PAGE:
KATOWICE (POLAND), June 27 — The Malaysia Liveability Index (iDAM), will help cities benchmark their levels of wellbeing, quality of life and liveability, said Housing and Local Government Minister Datuk Seri Reezal Merican Naina Merican.

Sharing his insight on iDAM at the 11th World Urban Forum (WUF11) here on Monday, Reezal Merican said this high-impact measuring tool was developed by the Town and Country Planning Department (PLANMalaysia) to gauge the effectiveness of the measures in making the country more liveable.

“Among the core aspirations of iDAM are the development of a prosperous and future-proof economy, improvements in environmental quality and conservation, efficient urban governance and inclusive infrastructure and facilities,” he said at the launch of the Malaysia Pavilion and the soft launch of iDAM at the WUF11.

WUF was initiated by the United Nations (UN) in 2001 to study one of the most pressing issues facing the world today namely rapid urbanisation and its impact on communities, cities, the economy and climate change.

Organised and convened by UN-Habitat, WUF is the most inclusive international gathering on urban issues that brings together representatives of national, provincial and local governments, academics, business people, community leaders, town planners and civil societies.

On the WUF11 themed ‘Transforming Our Cities, For A Better Urban Future’, Reezal Merican acknowledged the forum was an ideal platform for discourse, knowledge-sharing, exchange of ideas and best practices for Malaysia’s pursuit of a sustainable and liveable environment for its communities post-pandemic.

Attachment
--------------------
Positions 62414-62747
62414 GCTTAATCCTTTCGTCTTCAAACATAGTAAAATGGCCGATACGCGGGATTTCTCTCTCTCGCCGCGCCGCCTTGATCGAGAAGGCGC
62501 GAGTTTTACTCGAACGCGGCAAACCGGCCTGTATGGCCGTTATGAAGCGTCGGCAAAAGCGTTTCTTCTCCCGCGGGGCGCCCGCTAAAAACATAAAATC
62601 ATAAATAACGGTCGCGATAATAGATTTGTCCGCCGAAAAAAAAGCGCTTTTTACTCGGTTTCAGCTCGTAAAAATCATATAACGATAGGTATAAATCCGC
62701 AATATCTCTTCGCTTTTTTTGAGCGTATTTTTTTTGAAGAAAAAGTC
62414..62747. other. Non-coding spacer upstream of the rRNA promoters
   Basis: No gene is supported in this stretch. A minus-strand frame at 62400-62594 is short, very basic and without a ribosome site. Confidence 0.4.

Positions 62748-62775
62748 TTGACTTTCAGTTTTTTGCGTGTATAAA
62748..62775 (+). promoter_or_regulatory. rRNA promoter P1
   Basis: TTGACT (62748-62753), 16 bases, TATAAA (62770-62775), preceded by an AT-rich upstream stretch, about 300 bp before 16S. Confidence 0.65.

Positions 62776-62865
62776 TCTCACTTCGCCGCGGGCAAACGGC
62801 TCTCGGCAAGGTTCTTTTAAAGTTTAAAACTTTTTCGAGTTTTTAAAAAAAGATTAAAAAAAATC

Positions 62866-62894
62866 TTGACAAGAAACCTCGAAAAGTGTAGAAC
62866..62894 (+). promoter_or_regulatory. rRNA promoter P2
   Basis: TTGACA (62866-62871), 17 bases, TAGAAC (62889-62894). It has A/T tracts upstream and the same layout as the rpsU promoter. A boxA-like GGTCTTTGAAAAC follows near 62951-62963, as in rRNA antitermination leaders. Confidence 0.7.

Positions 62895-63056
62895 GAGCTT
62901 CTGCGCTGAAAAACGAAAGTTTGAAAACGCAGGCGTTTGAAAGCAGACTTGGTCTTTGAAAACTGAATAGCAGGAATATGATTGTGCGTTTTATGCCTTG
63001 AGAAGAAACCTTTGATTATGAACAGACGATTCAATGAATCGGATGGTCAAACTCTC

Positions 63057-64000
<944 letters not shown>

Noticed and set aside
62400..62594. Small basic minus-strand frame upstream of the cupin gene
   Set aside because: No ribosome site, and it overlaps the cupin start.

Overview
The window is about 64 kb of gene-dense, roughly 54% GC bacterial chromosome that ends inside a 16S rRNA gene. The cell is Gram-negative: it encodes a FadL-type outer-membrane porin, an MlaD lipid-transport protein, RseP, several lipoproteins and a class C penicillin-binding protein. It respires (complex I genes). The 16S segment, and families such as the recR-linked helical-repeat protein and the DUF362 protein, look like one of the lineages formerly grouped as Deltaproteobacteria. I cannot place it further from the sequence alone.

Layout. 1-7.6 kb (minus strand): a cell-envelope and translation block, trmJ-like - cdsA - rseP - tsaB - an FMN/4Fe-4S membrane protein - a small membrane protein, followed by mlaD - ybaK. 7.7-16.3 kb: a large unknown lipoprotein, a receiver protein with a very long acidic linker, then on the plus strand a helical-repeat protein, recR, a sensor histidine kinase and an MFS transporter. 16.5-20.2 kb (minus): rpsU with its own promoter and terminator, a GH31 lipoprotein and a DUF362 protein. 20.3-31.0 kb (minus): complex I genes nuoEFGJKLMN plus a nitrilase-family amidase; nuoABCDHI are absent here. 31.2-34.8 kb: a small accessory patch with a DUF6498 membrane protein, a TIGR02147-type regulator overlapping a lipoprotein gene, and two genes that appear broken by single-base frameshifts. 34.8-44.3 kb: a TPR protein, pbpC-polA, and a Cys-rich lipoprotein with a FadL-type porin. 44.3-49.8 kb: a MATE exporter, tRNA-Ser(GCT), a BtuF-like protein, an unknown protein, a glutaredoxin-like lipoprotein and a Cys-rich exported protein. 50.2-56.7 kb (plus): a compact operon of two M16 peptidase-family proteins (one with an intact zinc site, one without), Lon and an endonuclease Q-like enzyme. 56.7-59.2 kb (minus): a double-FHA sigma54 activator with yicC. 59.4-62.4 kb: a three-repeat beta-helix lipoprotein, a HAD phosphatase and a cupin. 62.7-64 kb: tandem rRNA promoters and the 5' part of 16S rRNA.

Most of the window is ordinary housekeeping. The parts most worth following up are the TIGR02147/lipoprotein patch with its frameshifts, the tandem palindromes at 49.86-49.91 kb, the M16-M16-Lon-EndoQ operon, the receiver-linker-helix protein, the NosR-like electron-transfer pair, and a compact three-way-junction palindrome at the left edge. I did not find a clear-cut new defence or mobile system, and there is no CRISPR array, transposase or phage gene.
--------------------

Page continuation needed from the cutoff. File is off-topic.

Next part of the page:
In Malaysia, he said the Ministry of Housing and Local Government (KPKT) is responsible for overseeing, coordinating, and implementing sustainable agendas in ensuring the well-being of its 25 million urban population, which is about 78 per cent of its 32 million population.

“We are committed to building affordable housing, providing quality urban services and intensifying our efforts towards a sustainable waste management ecosystem in Malaysia.

“We are also on a mission to fulfil our national vision of making Malaysia a beautiful ‘garden nation’.  As such, local authorities back home have been encouraged to focus on urban greenery and landscape development,” he said.

Reezal Merican said Malaysia’s presence in the WUF11 was also an opportunity to showcase the country’s initiatives and achievements in promoting and implementing sustainable urban development.

“We are determined to see equitable growth and increased resilience. We will balance urban expansion with environmental sustainability and inclusivity in our quest,” he said, adding that Malaysia’s theme ‘Liveable Malaysia: A Liveable Green Urban Nation’ at the WUF11 resonates with its commitment to realising the New Urban Agenda (NUA) and the Sustainable Development  Goals (SDGs) by 2030.


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